Unfortunately, Hillis did not get a chance to get back on track in Cleveland and win over management and teammates.
Instead, it was on to his third organization.
Kansas City, here I come…but not for long
Hillis headed to Kansas City with perhaps a chance to clear his name and get back into the good graces of NFL fans.
For their part, the Chiefs believed in him enough to sign him to a one year deal at $2.8 million.
Alas, a Week 3 ankle injury, and a backup role to Jamaal Charles, led to 371 total yards and one score for the year.
The Chiefs let him walk after the season and it was on to Tampa Bay.
Tampa Bay and the Giants
After leaving the Chiefs, Hillis landed in Tampa Bay in July of 2013.
Then, after being active with the Bucs for all of one game, the team released him in late September of that year.
In mid-October, the Giants picked him up on a two-year deal.
For the ‘13 season, Hillis gained 309 yards and two TDs on 73 carries and caught 13 passes for 96 yards.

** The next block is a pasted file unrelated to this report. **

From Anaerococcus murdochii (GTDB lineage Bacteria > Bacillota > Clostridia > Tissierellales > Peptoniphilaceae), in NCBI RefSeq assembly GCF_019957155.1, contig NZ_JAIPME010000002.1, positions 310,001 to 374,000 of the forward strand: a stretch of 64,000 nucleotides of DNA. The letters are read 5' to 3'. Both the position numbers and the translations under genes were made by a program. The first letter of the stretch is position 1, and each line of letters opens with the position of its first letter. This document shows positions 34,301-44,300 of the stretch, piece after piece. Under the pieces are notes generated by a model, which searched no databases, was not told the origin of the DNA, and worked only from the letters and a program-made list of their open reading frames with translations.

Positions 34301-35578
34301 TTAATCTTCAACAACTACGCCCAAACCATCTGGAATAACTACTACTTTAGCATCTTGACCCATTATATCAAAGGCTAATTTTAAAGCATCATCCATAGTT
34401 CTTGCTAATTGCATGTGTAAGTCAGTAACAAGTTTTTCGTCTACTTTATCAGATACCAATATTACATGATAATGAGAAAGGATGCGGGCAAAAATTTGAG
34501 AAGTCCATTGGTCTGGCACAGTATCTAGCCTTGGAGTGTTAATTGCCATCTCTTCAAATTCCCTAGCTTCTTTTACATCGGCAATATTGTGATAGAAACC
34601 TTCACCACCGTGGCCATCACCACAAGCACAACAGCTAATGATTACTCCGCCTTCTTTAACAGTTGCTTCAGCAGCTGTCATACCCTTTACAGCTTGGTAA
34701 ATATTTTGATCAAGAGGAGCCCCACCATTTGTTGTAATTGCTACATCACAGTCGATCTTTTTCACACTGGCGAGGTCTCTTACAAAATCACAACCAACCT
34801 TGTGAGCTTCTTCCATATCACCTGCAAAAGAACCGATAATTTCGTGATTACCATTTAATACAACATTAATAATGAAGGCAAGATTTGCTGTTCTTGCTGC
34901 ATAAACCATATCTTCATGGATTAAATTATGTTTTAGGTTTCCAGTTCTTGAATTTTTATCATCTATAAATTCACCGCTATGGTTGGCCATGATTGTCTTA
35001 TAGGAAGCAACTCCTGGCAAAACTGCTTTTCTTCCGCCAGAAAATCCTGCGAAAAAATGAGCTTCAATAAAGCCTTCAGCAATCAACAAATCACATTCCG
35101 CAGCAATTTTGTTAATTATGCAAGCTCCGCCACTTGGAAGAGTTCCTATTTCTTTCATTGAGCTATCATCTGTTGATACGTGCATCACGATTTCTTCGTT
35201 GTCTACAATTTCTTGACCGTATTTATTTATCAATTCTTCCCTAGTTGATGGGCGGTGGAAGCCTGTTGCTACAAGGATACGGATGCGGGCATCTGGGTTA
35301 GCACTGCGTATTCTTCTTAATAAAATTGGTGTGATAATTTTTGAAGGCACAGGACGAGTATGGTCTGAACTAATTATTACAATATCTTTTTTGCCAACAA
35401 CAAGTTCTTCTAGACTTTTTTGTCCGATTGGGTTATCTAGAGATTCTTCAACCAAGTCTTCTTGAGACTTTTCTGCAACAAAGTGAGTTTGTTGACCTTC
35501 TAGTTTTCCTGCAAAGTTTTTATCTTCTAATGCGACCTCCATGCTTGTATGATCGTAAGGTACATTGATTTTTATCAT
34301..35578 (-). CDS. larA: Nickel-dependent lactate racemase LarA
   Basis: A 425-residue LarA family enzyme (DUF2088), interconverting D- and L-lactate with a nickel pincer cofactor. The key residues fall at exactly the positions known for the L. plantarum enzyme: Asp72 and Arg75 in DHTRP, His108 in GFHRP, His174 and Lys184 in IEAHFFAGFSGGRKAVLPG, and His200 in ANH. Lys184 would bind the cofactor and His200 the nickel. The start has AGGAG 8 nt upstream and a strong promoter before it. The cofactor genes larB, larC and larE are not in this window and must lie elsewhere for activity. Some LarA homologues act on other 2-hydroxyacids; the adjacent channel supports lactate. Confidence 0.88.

In 2014, he rarely saw the field and only had 26 carries, 115 yards rushing, and 10 catches for 87 yards.
On the advice of his doctor, Hillis retired in early 2015.
As he mentioned at the time, he was effectively sapped of his love for the game and done in by injuries and concussions.
“…after a while, it got too hard. I didn’t care as much anymore, I didn’t care to work at it. Football brought me down. I still love the game and I still have a lot of friends in the game, but as far as NFL football goes, my heart’s just not in it anymore.”
Life after the NFL
Since retiring from the NFL, Hillis has lived a pretty quiet life.
Although he received backlash from Browns teammates and staff when he married in mid-season in 2011, Hillis’ marriage to his wife, Amanda, has been a blessing to his life.
The couple live on a 1,300-acre soybean farm in Tennessee where they are raising their son, Orry.
He has volunteered his time as an assistant football coach at Siloam Springs High School in Arkansas.
— ARpreps (@arpreps) August 4, 2015
Also, in 2016, he bought the NWA Towing and Recovery company based in Fayetteville, Arkansas.
Basically, life is good now for the former Madden cover star.
During rare interviews, he shares that he would be in a much worse mental state now if it wasn’t for his wife and family.
“I believe truly to this day that if I didn’t have my wife and my family, I’d be in a lot worse state,” he says. “I’m in a good state now, but I’d be really far off without them.”